Rory Fleming Richardson, Ph.D., ABMP, TEP - Clincial Medical Psychologist & Neuropsychologist

Words Cause Dis-Ease *
Dr. Rory Fleming Richardson

Ever since Babylon, and perhaps before, words have caused problems in understanding and resulted in arguments, differences of interpretations, conflicts, and at times wars and deaths.  With this in mind and accepting that there may be differences in some doctrines and dogmas, I would like to share some interesting similarities between some different beliefs and history.  In ancient times dating to the time of Christ, Greek and Latin were the usual forms of writing for records.  Other languages used at that time were various forms of Hebrew, Arabic, Celtic languages and others.  The other element to consider is that each of the religions contain a multitude of subgroups with slightly different doctrines.

One of the common figures in the Abrahamic religions (i.e., Judaism, Muslim and Christianity) is a man known as Jesus.  The name Jesus is derived from the Latin name Iesus, which is derived from the Greek Iesous, which is derived from the Aramaic Hebrew Yeshua, an abbreviation of Yehoshua.  Aramaic Hebrew is the common language of Palestine in the first century AD which would have been the language of Jesus.  The name of Jesus was widely adopted as the English name used in the New Testament of the Holy Bible. The Arabic name for Jesus is either Isa used by Arab Muslims or Yasu used by Arab Christians.   In the Holy Qur´an, the name for Jesus is Isa, a great prophet and teacher.    In Judaism, he is also seen as a great teacher and rabbi.  For Messianic Jews, he is the Messiah meaning “anointed one" or High Priest or King.  In traditional Islam, Jesus was the promised Prophet and Messiah who came and will come again, at the end of days to defeat the false Messiah. 

There were also other cultures and groups who had been waiting for the promised Messiah.  As was noted in the New Testament, three Magi from the East came to witness and honor the birth of Jesus.  The Latin singular term for Magi is Magus which is the term that Julius Caesar, Tacitus and Pliny the Elder, used to refer to Druids.  What is interesting is that although the term Magi may have different origins, it was used at the time for a wise man who was able to interpret signs and omens.  The word “Druid” is derived from Dwy, which means God and a Druid is one who serves God. An interesting element of Druid teachings was that God has three parts: the Creator of the past, the Conservor of the present, and the Renovator of the future. The coming of a promised one of God was foretold in Druid teachings.  The Renovator aspect of God was called Yesu.  So, here we have another group expecting the Messiah.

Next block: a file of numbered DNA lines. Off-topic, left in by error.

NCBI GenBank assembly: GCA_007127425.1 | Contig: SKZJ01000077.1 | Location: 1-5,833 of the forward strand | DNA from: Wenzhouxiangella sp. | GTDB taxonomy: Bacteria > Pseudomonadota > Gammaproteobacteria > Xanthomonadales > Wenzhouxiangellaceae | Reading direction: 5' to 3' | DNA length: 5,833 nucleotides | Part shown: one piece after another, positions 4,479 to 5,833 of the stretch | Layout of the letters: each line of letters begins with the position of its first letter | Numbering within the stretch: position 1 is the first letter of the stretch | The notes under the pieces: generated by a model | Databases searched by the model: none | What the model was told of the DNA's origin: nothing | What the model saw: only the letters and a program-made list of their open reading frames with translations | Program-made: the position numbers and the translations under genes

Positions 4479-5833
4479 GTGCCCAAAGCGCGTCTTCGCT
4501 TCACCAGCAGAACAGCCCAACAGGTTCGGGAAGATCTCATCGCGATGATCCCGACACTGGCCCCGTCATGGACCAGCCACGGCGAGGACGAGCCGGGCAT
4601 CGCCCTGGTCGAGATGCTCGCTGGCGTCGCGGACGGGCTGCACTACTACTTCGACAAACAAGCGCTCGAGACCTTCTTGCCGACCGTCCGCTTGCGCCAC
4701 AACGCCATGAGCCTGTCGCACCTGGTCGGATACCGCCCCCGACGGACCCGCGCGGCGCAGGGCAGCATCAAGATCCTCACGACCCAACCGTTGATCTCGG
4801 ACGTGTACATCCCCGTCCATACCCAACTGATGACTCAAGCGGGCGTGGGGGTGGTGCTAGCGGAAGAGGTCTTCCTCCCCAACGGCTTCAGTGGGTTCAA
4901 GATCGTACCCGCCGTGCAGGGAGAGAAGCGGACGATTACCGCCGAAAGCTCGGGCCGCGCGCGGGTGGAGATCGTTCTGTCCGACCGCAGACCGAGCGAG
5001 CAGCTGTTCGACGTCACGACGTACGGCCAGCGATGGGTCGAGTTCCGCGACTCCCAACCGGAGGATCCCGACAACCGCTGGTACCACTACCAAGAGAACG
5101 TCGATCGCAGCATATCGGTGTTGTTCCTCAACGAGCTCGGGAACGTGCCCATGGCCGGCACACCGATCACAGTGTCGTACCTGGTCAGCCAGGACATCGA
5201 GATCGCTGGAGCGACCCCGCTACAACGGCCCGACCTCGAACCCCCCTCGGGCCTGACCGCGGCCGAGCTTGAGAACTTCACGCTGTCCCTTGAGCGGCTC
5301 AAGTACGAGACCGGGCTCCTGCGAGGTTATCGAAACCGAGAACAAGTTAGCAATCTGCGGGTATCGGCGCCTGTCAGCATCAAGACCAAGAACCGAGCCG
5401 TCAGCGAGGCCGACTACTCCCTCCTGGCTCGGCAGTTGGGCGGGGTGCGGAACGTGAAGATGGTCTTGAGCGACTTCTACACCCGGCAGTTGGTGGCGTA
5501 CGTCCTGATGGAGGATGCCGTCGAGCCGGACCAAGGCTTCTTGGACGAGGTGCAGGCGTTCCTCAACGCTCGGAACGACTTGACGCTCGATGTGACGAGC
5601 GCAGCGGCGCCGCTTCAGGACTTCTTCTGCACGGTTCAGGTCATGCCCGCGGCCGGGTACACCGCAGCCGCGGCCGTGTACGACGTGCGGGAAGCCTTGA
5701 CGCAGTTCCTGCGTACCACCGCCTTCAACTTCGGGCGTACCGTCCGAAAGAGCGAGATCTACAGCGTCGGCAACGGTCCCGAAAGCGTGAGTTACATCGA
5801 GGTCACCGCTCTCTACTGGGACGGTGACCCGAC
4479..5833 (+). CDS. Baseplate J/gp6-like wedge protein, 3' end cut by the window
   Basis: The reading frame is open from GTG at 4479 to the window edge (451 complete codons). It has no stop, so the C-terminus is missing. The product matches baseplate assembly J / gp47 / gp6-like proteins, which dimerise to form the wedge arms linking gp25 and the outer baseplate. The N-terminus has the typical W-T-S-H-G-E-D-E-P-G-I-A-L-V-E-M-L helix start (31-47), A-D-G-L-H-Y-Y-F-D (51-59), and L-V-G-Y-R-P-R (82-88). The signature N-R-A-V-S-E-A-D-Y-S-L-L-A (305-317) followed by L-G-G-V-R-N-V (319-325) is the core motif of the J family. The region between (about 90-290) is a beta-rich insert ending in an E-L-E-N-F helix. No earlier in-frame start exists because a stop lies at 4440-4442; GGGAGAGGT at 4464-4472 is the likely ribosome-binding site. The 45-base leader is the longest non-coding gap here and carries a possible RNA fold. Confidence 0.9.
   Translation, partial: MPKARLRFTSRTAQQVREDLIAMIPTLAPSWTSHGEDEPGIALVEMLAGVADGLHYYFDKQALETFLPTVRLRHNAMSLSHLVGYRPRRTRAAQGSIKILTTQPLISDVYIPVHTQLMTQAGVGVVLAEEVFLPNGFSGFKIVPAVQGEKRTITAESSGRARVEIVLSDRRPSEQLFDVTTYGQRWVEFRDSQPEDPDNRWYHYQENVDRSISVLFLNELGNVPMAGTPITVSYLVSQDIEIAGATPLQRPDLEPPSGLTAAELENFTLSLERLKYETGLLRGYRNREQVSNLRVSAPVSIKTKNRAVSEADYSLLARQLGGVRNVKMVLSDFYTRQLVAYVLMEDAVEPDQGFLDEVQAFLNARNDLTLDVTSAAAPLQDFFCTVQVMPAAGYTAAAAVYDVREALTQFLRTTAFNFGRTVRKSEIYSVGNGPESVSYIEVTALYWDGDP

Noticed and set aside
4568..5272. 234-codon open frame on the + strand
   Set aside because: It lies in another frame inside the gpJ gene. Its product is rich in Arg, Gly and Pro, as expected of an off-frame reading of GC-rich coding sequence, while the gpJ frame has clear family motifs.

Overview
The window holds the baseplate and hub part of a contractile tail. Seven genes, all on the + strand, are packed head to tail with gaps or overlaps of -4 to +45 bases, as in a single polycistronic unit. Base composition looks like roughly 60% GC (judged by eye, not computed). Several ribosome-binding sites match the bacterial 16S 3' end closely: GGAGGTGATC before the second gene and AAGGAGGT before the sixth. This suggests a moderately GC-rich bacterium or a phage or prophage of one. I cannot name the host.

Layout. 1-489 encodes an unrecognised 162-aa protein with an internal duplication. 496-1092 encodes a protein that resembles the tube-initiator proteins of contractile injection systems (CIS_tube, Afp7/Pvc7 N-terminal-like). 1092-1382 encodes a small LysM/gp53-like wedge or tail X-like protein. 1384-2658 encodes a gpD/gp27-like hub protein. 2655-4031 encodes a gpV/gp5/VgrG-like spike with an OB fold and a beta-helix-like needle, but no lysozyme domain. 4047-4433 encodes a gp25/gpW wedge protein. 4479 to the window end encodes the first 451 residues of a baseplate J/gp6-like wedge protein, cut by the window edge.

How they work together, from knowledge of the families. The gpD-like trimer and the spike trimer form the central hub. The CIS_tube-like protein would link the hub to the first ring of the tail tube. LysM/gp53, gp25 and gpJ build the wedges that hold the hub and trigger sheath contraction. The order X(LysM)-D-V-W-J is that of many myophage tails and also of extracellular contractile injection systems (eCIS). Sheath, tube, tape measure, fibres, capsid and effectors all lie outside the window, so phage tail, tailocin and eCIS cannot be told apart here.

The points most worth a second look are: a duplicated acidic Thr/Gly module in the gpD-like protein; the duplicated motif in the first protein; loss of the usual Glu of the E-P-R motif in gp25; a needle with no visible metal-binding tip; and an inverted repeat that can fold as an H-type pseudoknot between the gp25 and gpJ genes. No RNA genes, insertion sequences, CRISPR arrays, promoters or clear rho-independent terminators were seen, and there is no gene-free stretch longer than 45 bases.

How many people have heard of these different groups and not known the beliefs we share because we did not understand the words and were determined to see only differences.  Perhaps, we need to keep in mind that the same Creator gave us all the breath of life. 

Salaam . . . Shalom . . .Heddwch . . . Peace

* I would like to acknowledge that the title of this article is a quote by Bernard Gunther, a dear friend and teacher in his book, Love View.  I use it here in his honor. 










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